In the United States today, the term "terrorism" conjures up images of dangerous, outside threats: religious extremists and suicide bombers in particular. Harder to see but all the more pervasive is the terrorism perpetuated by the United States itself, whether through military force overseas or woven into the very fabric of society at home. Henry Giroux, in this passionate and incisive book, turns the conventional wisdom on terrorism upside down, demonstrating how fear and lawlessness have become organizing principles of life in the United States, and violence an acceptable form of social mediation. He addresses the most pressing issues of the moment, from officially sanctioned torture to militarized police forces to austerity politics. Giroux also examines the ongoing degradation of the education system and how young people in particular suffer its more nefarious outcomes. Against this grim picture, Giroux posits a politics of hope and a commitment to accurate-and radical-historical memory. He draws on a long, distinguished career developing the tenets of critical pedagogy to propose a cure for our addiction to terrorism: a kind of "public pedagogy" that challenges the poisoned narratives of "America's dis-imagination machine."
Author: Katherine S. van Wormer
Publisher: SAGE Publications
Release Date: 2015-02-17
Genre: Social Science
Unique in its use of a sustainability framework, Social Welfare Policy for a Sustainable Future by Katherine S. van Wormer and Rosemary J. Link goes beyond U.S. borders to examine U.S. government policies—including child welfare, social services, health care, and criminal justice—within a global context. Guided by the belief that forces from the global market and globalization affect all social workers in their practice, the book addresses a wide range of relevant topics, including the refugee journey, the impact of new technologies, war trauma, global policy instruments, and restorative justice. A sustainability policy analysis model and an ecosystems framework for trauma-informed care are also presented in this timely text.
This one-of-a kind book challenges the current thinking about black girls to show how America has failed them—and what can be done to make their lives better. • Provides the first research work on this topic • Covers health (physical, mental, and sexual), education, crime/criminal justice, and parenting as they affect black teen girls and adolescents • Features contributors from a broad range of fields, including psychology, biology, criminal justice, sociology, spirituality, law, medicine, and popular culture • Examines characteristics of at-risk girls and the lure of the "bad girl" image • Clarifies what parents/mentors and others can do to help these girls and teens live happy, healthy, more rewarding lives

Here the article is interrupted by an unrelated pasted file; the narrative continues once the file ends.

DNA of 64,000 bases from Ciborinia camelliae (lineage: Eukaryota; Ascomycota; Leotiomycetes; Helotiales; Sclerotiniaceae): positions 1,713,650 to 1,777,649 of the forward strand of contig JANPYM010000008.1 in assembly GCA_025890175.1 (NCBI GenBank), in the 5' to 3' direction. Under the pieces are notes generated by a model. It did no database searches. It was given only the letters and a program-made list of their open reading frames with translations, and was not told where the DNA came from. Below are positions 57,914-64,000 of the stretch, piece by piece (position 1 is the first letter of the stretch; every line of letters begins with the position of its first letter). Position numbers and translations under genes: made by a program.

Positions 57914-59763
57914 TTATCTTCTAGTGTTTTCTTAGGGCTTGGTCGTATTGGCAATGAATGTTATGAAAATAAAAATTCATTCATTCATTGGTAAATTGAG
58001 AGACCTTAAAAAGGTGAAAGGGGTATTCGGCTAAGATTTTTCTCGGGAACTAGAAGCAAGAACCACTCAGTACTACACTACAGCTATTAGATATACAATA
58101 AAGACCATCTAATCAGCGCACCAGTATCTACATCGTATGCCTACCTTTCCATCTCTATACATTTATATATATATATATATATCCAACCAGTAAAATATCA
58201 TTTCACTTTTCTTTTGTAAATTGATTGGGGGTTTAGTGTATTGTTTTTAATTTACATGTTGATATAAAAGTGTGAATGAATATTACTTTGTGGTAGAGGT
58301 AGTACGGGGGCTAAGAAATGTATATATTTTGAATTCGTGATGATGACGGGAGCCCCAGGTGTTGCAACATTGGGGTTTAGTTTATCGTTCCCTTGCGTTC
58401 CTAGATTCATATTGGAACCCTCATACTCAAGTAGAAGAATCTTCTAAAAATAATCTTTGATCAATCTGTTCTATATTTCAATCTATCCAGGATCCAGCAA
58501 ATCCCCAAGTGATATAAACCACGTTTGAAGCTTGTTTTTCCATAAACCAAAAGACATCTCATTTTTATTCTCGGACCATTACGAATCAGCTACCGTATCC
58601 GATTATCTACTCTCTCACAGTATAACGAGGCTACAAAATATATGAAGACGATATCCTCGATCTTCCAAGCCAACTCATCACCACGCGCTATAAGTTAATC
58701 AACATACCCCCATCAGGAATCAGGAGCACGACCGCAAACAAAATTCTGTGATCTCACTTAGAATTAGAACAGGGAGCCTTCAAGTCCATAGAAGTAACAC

Author: Monica Martinez
Publisher: New Press, The
Release Date: 2014-06-17
Studies suggest that up to half of high school dropouts leave school because their classes are boring or irrelevant to their lives and aspirations. Yet the majority of U.S. schools continue their attempts to engage some 50 million students through conventional methods such as lectures, note-taking, and rote learning, often with dismal results. In Deeper Learning, award-winning education strategist Monica Martinez and education sociologist Dennis McGrath offer a transformative framework for learning that has led to standout results in schools across the country and has the potential to support the development and success of every student. Through examples from eight public schools, the authors chart the path to crafting flexible learning environments that meet the widely varied needs of individual students. They showcase interactive approaches that compel students to learn how to learn and provide an invaluable guide for teachers and communities wondering how their schools will be able to adapt to the Common Core standards and new assessments. Above all, Deeper Learning shows how inspired, engaging education does not have to be the province of elite private schools and how all young people can become creators, collaborators, and critical thinkers.
José Vilson writes about race, class, and education through stories from the classroom and researched essays. His rise from rookie math teacher to prominent teacher leader takes a twist when he takes on education reform through his now-blocked eponymous blog, TheJoseVilson.com. He calls for the reclaiming of the education profession while seeking social justice. José Vilson is a middle school math educator for in the Inwood/Washington Heights neighborhood of New York City. He writes for Edutopia, GOOD, and TransformED / Future of Teaching, and his work has appeared in Education Week, CNN.com, Huffington Post, and El Diario / La Prensa.